Bruce French of Food Plants International reflects on God’s amazing provision of edible plants and our calling to live out our faith by being good stewards of Creation and loving our neighbour.
Sadly, some people have separated their spiritual lives and their practical lives, instead of exploring the outworking of their faith in the God who sustains the universe and cares about the whole world and everything in it both visible and invisible. This Biblical framework is carefully explained in Colossians 1:15-20. Paul was writing to a group of isolated Christians who had develop an inadequate understanding of the Christian faith (Colossians 1:9ff). The outworking of this dualistic view in our day is the underlying cause of global warming and causes hunger and malnutrition amongst millions of people. As Christians we should be actively involved in putting our faith into action in the hurting world or, as the apostle James said, we have a faith that is dead and useless and can’t save us. (James 2:1)
Equally, some people see a fundamental discontinuity in the separation of the Bible into Old and New Testaments, instead of them seeing them together as a coherent fulfilment of God’s purposes throughout history. They look back to Genesis 3 and see a story about Adam and Eve eating apples from a tree in their garden but fail to understand that a ‘tree of knowledge or good and evil’ is a far more embracing temptation to all people as they make life choices. So, God’s appeal to Adam (the first man) to “work and take care” of God’s garden (Gen. 2.15) is a call to good stewardship of creation. Thankfully, today most food on planet earth is grown by women – as they seem to have a greater inbuilt concern for the well-being of their families.
As I reflect on life, I become deeply grateful for God’s continual guidance and help. While studying agriculture it was a stipulation of the University that we did practical work on farms. Having grown up on a farm, I decided to get adventurous and 57 years ago went to do my practical on a Baptist mission farm in the Highlands of Papua New Guinea. I fell in love with the country so after marriage we took our 6-week-old daughter to the jungles in Bougainville where I was the agricultural officer. Later I was invited to teach food crop production in what is now the University of Conservation and the Environment, in Papua New Guinea and on arrival the students asked that I teach them about local food plants and methods that suited their country. This set my life’s journey. Now I have compiled the world’s largest information system on edible plants of the world in a database covering over 35,000 edible plant species. This has involved travel to about 39 countries, short term consultancies with a range of international organisations (FAO, World Bank, etc) and speaking at several international conferences. I have produced a range of books on food crop production making sure the English is easily understandable by the target audience. Because I was specifically asked by Christian churches to do the publication on Growing Food Plants in Fiji, I felt free to explain both the Biblical principles and agricultural practices. It has been downloaded thousands of times from our website (www.foodplantsinternational.com)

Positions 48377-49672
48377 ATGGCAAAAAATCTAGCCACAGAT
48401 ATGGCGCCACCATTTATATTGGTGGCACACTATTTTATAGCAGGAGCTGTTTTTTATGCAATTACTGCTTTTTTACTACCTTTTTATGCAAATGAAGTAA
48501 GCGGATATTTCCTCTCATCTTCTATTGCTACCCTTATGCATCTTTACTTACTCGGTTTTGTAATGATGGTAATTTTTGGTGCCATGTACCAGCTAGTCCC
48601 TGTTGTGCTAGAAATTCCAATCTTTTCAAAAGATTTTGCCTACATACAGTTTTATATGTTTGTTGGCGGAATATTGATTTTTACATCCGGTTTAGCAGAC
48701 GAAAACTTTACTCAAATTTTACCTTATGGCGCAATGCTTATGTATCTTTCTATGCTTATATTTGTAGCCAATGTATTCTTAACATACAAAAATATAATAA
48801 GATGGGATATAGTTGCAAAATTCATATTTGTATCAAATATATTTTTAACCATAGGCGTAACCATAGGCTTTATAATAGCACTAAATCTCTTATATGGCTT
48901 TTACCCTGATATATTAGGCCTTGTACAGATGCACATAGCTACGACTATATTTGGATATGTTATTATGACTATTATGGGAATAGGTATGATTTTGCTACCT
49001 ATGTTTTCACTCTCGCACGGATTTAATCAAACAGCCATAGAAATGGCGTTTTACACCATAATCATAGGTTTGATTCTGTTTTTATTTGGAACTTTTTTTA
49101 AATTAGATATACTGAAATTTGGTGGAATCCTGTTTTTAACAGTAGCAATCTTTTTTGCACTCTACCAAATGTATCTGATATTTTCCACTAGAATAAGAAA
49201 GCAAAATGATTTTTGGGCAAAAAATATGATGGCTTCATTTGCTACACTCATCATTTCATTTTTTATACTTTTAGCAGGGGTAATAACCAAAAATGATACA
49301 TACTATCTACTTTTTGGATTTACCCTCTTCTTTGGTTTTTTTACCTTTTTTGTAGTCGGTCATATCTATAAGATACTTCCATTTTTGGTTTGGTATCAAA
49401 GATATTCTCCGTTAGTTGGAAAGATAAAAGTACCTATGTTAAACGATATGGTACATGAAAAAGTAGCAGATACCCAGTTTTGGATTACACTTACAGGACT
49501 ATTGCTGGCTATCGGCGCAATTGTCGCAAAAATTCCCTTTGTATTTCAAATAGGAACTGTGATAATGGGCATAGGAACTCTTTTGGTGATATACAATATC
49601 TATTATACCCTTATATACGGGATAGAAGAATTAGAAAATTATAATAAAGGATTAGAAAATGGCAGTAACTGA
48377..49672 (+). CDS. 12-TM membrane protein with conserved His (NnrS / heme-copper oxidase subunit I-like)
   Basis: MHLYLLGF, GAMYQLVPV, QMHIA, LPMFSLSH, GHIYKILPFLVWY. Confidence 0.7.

These days biodiversity, sustainability, agroecology and similar words are regularly used but we need to put some flesh on them to enable them to be a reality for the good of the planet and good food and nutrition for all.
Thankfully, there is a bonus for Christians who put their faith into practice. Isaiah seeks to discourage artificial ‘spiritual’ exercises like “fasting” and instead appeals to people to seek to help those already hungry or fasting. (Isaiah 58:6ff). So, I have the verse (Is. 58:10,11) above my work desk: “If you spend yourselves on behalf of the hungry and satisfy the needs of the oppressed, your light will rise in the darkness… the LORD will guide you always, he will satisfy your needs … and strengthen your frame, … and sustain you.”
Some of our information can be found on our website (www.foodplantsinternational.com) including lots of reflections through my monthly newsletters but lots of other resources such as the thousands of posters are only available on USB as we haven’t yet got them on our website. An updated database will be uploaded soon.
Bruce French has worked in agriculture in Papua New Guinea and Tasmania, lectured in Food Crops at Vudal Agricultural College. He has also lectured in Theological College and worked with Scripture Union in Schools and with the Australian Fellowship of Evangelical Students in Universities.
He has done a range of short-term consultancies with FAO, World Bank, CSIRO, ISHS, Bioversity and others and spoken as international plant conferences in a number of countries. He has also spoken at churches of various denominations, contributed to Christian conferences and been a part time pastor.
Bruce has received an Order of Australia Award, and Senior Tasmania 2022 award. He continues to pursue his love for Food Plants and his love for Bible Teaching seeking to put his faith into practice in an informed manner in a needy world.